Language about God remains a problem for modern English speakers. We don’t have pronouns when referring to God that don’t ascribe gender to God.
The Bible is clear, even if our popular usage is not; God is neither male nor female. The Bible uses lots of different images and metaphors to talk about God. God declines to be labeled by telling Moses, “I am who I am”.
But in common usage, God is often referred to as “he”, or “him”. And often called “Father”. Calling God “Father” is fine. It’s Biblical. Jesus calls God “Father”. But Father language is a problem when it is the only metaphor we use to talk about God.
How do we avoid using male language for God? Some of us try to use both male and female language. Referring to God as “she” and “her” can help remind us that God is not male. But these are still gendered terms. Because most of us hardly ever hear and use “she” it does remind us- by its unexpectedness- that God is not male. Theologically the use of “she” is just as limiting and incorrect as “he”.
Some of us (and this is my practice) try not to use pronouns at all. We just call God, “God”. This can, admittedly, make for some awkward sentences. I have,with practice, learned to avoid sentence structure that use pronouns when I am speaking about God. When I pray, I don’t typically use “Father”. I simply call God, “God” or “Holy One”. This helps me remember that God is neither male nor female and most importantly to remind myself that God is not a more powerful version of a human. Images and metaphors can help us comprehend important things about God. But all our metaphors are inadequate. God is God.
Gender fluid people and gender nonconforming people have given us some new options. This is a gift of the LGBTQ community to the rest of us.You can learn a bit about these options here and here. The pronoun I hear used most often is “they/their”. To be honest, it sounds a little odd the first time you hear it. And it feels awkward the first few times you say it. But that is simply a matter of practice and use.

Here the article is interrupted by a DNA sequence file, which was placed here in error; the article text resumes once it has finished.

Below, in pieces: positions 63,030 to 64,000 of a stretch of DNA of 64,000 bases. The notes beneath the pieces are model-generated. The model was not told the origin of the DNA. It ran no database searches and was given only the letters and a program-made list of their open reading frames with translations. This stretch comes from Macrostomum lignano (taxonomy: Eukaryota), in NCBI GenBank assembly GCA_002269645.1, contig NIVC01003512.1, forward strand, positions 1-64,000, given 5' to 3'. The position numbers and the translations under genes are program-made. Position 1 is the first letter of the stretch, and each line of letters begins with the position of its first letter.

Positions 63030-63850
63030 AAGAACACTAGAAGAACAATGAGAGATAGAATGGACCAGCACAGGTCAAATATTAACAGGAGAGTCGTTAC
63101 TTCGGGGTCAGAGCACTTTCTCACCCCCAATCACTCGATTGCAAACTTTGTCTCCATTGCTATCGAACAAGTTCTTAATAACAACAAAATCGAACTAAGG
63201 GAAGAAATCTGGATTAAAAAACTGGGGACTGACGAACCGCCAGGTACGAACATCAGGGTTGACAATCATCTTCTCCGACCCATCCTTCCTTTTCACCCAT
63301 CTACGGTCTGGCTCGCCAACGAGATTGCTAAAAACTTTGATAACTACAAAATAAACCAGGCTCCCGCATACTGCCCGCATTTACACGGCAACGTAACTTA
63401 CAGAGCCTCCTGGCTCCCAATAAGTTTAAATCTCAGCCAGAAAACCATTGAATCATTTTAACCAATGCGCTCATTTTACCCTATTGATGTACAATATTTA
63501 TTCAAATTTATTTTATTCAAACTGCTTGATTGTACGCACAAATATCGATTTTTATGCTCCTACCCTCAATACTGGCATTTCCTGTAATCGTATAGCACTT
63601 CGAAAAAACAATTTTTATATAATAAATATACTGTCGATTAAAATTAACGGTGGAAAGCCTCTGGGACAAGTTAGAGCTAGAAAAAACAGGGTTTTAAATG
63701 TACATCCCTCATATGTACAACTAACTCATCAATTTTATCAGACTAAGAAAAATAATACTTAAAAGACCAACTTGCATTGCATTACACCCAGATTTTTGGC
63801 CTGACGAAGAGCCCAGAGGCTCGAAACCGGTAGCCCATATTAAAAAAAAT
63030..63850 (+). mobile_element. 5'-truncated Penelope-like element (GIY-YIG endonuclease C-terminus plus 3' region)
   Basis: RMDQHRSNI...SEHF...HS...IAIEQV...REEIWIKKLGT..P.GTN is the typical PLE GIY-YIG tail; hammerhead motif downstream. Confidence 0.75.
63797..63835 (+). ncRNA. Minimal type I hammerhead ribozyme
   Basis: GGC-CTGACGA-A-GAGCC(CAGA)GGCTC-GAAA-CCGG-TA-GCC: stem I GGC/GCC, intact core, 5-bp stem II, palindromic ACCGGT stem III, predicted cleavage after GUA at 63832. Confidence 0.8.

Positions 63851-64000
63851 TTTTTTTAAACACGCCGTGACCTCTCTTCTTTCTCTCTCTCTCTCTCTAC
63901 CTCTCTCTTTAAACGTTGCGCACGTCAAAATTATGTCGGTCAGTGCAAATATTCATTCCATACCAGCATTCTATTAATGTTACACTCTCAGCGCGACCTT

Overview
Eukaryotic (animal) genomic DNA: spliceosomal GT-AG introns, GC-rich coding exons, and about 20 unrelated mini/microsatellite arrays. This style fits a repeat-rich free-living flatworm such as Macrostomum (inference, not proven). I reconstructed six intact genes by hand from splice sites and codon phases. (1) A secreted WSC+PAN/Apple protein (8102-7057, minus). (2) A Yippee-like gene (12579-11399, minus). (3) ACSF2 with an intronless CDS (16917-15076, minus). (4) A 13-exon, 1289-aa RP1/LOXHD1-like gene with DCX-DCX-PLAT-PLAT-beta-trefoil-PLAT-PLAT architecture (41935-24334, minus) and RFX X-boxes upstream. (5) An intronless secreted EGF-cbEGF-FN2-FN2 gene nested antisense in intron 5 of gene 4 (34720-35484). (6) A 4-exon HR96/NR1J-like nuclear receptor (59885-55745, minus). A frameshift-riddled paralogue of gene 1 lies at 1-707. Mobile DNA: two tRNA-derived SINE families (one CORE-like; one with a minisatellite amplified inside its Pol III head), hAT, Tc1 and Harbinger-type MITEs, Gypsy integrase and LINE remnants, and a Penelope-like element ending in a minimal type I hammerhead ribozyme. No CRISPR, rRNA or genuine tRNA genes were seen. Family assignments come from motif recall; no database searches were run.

Theologically “they/their” has some interesting possibilities. God is not identified by a gender. That is theologically and Biblically appropriate. “They/their” also helps remind Christians that God is triune. God is one and yet three.
Being attentive to the Trinity matters. Western Christians, if we are not careful, can end up equating “God” with “Father” and then treating “Son” and “Holy Spirit” as some sort of secondary gods. But God is all three, Father, Son, and Holy Spirit. And all three are God. They/their language could help remind us of the complexity of God’s being.
When Moses asks God who they are, God’s response is untranslatable- I am who I am. I will be who I will be. I will be who I am. I am who I will be.
The current discussion about gender and humans may, I hope, help move us past ascribing gender ( intentionally or unintentionally) to God. Recognizing and allowing people to be more than only two distinct genders as humans, may help free us as we think about God. Perhaps, as we become less focused on whether a person is male or female and allow them to be who they understand themselves to be, perhaps we will also become less focused on categorizing God and allow ( so to speak!) God to be who God declares themself to be.